Nature Photographer Robert Llewellyn on Moving From Looking to Seeing
For the past 40 years, Robert Llewellyn has photographed thousands of unique beauties—many of them trees, flowers, seeds and other landscape elements. “For a photographer, anything can be a good subject, even dirt,” he says. “My mission is to move people from merely looking at things to deeply seeing things as they are.”
For Llewellyn’s first collaboration with garden writer Nancy Ross Hugo, Remarkable Trees of Virginia, published in 2008, the pair drove 20,000 miles in four years observing and capturing the complex lives of 100 notable trees. It was on this assignment that the Earlysville, Virginia, photographer developed his now-signature technique, subsequently used to illustrate one of their follow-up books, Seeing Trees.
“I wanted to photograph small parts—leaves, fruit, bark and flowers— so I would cut off a bloom, twig or seed pod and put it on a light table and take hundreds of photos, which, strung together, were infinitely sharp, like a botanic drawing. I found I could zoom into my subject up to a pollen grain this way.”
Llewellyn lives with his wife on a 60-acre farm in tree-studded Albemarle County, enjoying 200-year-old oaks outside their front door. His latest of nearly 40 books, The Living Forest, is due out in October.
Why are trees, to your eyes, so captivating?
When I first started photographing trees, I thought of them as objects in the design of a photograph, rather than something that’s alive. When I began to look at a tree’s acorns, flowers and pollen, I realized that this tree is doing what we do: it’s born, grows, has offspring and dies; it seeks air, nutrients and light. Trees all have a fascinating master plan for survival and reproduction. Some trees can build an architectural structure that grows 150 feet high and can withstand 100-mile-an-hour winds.
How do you suggest that a newbie tree-watcher start learning how to see trees more intimately?
Read a book like Seeing Trees, then get up, go out and observe trees in real time, at different times of the year and track what they do. Take pencil and paper and draw them, or take pictures. Start by exploring trees in your backyard or a nearby park.
Share a quality magnifying glass to encourage youngsters to get closer to the trees, too. Challenge them to find flowers, fruit or spots where last year’s leaves fell off. Kids love that. I visit schools and have kids go out and collect fallen tree debris that we look at together.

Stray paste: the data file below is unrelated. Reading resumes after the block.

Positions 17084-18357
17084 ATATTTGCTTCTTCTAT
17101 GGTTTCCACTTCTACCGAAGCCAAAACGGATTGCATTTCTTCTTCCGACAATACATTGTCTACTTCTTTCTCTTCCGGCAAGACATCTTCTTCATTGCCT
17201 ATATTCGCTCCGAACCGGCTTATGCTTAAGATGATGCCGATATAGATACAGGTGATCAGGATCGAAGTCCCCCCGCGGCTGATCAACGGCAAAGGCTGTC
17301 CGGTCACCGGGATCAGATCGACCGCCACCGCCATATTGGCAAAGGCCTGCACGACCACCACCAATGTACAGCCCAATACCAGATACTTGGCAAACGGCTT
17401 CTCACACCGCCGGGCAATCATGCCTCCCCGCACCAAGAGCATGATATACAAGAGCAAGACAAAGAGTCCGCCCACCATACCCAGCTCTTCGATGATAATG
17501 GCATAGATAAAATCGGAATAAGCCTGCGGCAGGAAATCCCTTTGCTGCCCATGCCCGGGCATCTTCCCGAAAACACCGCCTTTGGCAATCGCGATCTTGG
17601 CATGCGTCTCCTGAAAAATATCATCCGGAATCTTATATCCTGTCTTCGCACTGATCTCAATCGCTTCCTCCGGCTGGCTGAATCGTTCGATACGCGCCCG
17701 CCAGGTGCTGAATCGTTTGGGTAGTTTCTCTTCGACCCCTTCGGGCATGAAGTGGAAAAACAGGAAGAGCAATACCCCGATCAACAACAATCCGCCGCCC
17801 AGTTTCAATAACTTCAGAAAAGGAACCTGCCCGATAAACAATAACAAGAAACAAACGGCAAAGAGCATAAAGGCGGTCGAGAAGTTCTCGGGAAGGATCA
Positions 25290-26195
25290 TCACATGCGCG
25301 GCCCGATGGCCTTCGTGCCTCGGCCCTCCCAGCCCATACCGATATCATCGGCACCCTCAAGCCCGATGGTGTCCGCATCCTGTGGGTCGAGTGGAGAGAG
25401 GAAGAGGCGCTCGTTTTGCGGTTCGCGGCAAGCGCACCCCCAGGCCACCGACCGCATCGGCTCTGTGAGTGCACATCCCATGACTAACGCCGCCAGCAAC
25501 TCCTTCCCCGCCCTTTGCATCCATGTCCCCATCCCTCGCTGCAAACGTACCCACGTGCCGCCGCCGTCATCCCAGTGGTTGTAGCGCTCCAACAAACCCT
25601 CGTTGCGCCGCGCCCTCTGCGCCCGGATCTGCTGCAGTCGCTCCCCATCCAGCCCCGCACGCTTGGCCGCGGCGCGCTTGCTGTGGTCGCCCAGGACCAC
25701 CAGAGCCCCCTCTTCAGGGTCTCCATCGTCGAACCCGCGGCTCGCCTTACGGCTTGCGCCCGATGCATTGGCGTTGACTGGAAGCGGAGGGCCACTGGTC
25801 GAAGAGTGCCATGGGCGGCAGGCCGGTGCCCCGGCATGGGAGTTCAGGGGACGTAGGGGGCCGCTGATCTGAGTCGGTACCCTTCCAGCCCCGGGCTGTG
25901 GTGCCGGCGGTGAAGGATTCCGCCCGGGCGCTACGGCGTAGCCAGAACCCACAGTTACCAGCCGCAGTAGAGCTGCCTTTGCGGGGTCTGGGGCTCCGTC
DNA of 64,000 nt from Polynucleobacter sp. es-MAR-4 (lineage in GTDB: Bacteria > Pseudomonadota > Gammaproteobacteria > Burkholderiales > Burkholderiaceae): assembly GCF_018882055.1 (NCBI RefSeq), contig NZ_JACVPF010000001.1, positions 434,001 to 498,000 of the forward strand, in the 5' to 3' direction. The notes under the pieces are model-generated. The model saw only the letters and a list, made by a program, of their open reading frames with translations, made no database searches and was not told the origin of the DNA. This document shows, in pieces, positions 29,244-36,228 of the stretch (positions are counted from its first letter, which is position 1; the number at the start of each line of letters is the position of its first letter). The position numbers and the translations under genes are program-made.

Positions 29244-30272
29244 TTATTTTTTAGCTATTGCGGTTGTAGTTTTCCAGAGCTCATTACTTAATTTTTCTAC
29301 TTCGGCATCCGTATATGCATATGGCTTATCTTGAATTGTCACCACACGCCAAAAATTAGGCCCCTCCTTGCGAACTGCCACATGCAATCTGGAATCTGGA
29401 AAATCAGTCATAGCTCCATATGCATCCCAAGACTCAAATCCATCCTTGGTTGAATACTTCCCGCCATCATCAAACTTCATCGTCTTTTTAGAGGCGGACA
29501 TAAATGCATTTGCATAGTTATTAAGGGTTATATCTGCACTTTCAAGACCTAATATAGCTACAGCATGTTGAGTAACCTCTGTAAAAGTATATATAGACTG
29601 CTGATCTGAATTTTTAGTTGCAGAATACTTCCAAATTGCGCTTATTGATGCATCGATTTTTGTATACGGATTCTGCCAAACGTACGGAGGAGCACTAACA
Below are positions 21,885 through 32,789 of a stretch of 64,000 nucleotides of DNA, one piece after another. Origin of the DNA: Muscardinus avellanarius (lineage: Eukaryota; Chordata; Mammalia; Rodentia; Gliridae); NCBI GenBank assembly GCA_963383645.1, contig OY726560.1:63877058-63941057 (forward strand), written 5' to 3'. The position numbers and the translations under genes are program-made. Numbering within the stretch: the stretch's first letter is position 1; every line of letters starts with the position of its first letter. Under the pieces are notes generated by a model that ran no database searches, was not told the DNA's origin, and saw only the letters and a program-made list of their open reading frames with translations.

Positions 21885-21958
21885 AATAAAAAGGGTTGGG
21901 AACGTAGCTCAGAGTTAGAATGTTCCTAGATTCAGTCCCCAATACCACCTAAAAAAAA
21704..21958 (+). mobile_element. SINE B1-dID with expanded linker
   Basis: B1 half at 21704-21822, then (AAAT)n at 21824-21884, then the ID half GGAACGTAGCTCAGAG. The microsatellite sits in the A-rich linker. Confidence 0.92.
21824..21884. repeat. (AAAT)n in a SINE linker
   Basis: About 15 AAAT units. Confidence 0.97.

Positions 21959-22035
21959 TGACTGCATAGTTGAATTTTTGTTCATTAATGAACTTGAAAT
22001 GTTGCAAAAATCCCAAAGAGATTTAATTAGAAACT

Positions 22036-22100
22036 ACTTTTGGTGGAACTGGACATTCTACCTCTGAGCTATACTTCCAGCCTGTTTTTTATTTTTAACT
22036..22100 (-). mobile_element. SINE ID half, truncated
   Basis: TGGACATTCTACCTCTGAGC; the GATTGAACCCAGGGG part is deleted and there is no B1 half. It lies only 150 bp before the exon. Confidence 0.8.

What makes some of your favorite trees so distinctive?
Red maples make an early entrance in spring, their flowers appearing before the leaves, and drop their “helicopter” seeds in spring to germinate before anything can eat them. In spring, an entire hill will turn red with these maples, but it’s not their leaves; it’s the trees’ flowers, getting ready to drop their showy red dresses on the ground before anything else is blooming.
You can learn a lot about trees by seeing what’s on the ground through their life cycles. Sycamore, for example, has both male and female flowers. The female flowers develop into fruiting seedpods that dry out and hang on through winter until a spring wind blows them apart.
Rather than seeing trees as dead in winter, what can we look for?
Trees are very much alive in winter. When leaves fall off, they leave behind little pointed leaf buds. You can cut them open and find tiny green leaves encapsulated which remain unfrozen, waiting to open up in the spring. Twigs in winter show leaf scars where the leaves dropped.
We can also witness the diverse life in and on trees in all seasons. That includes bugs, plants, fungi and parasites, in addition to the animals that nest in them and eat their fruits and nuts. I once found a round ball on an oak tree that turned out to be a wasp gall for its offspring, its larvae hanging in the middle.
How are tree-viewing skills transferable to other aspects of our lives?
The skill of observation is vital: moving from looking to seeing. At a party, you can just mindlessly chatter with people or you can really see them—what their bodies, gestures and emotions are communicating. Labels and names get in the way of seeing things as they are. Stop labeling things or worrying about what they are called; as in meditation, just relax into observing, to embrace things as they are.
By April Thompson